Everybody's probably sick of reading pontifications about the election, but I think Ponnuru's The Party’s Problem is worth a glance. Here's a quote (my bolds):
The Republican story about how societies prosper — not just the Romney story — dwelt on the heroic entrepreneur stifled by taxes and regulations: an important story with which most people do not identify. The ordinary person does not see himself as a great innovator. He, or she, is trying to make a living and support or maybe start a family. A conservative reform of our health-care system and tax code, among other institutions, might help with these goals. About this person, however, Republicans have had little to say.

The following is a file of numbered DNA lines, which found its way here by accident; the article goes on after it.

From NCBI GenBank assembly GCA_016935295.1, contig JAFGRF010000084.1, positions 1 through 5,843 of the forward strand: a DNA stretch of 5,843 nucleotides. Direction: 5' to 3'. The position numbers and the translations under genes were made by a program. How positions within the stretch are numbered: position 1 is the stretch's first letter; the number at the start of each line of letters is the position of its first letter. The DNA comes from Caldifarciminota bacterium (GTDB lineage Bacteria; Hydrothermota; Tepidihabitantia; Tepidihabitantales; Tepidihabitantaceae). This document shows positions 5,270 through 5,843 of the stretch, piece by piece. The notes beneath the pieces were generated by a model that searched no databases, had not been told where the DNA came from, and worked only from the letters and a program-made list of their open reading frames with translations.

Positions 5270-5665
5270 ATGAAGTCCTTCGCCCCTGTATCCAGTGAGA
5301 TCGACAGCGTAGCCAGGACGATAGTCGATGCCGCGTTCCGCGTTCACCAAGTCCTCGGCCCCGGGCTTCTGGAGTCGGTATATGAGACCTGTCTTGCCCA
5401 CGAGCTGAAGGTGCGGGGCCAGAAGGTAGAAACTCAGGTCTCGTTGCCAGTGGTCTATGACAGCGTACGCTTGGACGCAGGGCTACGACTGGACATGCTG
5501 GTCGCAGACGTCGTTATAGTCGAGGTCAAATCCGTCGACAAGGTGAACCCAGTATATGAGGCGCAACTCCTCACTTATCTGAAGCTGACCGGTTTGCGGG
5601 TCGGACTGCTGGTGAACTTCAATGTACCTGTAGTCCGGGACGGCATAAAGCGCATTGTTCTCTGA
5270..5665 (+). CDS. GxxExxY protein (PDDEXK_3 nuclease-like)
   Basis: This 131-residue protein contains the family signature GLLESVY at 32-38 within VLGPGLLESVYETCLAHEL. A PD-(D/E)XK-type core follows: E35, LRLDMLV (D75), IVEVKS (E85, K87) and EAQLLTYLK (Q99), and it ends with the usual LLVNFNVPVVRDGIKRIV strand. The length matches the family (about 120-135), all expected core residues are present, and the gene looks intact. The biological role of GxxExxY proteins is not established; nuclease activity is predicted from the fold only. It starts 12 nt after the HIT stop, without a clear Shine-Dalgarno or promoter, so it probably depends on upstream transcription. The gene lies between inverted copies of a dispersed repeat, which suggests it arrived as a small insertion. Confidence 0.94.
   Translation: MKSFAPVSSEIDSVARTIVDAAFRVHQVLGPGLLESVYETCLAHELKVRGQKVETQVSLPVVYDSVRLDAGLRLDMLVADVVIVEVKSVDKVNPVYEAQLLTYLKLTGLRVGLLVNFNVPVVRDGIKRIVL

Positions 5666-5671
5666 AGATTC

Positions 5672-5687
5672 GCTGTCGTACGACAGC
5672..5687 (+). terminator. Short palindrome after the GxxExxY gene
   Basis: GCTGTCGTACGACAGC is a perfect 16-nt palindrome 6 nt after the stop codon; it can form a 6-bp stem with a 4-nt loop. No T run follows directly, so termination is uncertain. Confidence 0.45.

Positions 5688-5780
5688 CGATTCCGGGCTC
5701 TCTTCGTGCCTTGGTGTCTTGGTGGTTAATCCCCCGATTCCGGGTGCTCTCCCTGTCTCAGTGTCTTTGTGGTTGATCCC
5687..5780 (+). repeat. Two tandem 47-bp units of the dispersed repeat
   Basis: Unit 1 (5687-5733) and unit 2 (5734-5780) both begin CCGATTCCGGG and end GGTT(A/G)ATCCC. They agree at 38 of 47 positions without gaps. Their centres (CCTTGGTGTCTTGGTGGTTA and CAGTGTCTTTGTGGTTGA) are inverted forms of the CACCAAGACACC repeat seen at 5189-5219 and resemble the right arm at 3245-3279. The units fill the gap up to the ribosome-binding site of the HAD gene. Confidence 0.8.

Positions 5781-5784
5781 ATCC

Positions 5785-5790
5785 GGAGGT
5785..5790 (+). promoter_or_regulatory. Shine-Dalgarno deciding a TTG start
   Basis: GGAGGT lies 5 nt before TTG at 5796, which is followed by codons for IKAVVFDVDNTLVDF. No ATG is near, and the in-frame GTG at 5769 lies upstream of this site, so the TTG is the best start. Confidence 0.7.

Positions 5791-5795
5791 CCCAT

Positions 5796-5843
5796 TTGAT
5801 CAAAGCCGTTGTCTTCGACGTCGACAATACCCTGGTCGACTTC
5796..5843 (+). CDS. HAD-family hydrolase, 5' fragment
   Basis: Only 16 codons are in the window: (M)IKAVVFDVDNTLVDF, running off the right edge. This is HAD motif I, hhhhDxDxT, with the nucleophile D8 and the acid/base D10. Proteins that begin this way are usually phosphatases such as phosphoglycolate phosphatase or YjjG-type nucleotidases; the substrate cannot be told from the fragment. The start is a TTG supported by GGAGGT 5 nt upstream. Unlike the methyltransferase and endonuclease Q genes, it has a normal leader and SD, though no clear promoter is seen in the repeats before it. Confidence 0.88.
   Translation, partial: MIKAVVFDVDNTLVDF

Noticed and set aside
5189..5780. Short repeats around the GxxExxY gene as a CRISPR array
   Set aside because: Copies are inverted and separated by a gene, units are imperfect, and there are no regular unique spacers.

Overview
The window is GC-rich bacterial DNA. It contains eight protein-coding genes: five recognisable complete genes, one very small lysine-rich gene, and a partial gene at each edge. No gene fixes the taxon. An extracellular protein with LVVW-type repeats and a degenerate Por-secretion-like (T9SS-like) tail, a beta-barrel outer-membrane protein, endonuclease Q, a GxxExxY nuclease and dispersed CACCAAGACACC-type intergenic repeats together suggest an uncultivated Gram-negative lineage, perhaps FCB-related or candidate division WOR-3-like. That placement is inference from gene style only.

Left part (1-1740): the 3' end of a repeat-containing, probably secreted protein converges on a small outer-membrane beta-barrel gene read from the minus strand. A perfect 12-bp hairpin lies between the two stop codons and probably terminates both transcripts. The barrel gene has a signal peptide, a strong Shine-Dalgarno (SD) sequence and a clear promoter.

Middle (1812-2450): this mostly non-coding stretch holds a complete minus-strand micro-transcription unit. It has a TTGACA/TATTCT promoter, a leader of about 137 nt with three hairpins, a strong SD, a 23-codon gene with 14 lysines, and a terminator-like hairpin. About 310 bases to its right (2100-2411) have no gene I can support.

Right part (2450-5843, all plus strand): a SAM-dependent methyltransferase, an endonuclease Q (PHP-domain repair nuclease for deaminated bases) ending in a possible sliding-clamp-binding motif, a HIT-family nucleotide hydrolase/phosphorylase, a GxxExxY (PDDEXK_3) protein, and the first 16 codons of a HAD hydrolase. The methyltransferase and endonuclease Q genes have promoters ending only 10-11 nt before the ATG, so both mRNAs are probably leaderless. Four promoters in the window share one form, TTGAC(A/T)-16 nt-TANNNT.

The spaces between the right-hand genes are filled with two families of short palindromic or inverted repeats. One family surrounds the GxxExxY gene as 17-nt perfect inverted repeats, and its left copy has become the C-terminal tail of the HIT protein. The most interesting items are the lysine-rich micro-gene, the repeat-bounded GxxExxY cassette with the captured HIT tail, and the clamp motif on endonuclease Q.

In the days since the election, Republicans have received (and given one another) a lot of advice: Step up the ground game. Soften on immigration and abortion. Embrace same-sex marriage. Appeal more to single women, Hispanics, and young people. Run the younger, more charismatic candidates Republicans have waiting in the wings. Some of this advice is good, and some of it bad. But the weakness of the Republican party predates the emergence of same-sex marriage as an issue, the development of Democratic micro-targeting strategies, and the growth of the Hispanic vote. And wasn’t Josh Mandel, the losing Ohio Senate candidate, supposed to be one of those great young conservative hopes? However much charisma and brains the next crop of Republicans brings to their campaigns, they need a stronger party.
The perception that the Republican party serves the interests only of the rich underlies all the demographic weaknesses that get discussed in narrower terms.
Tracked: Nov 18, 09:21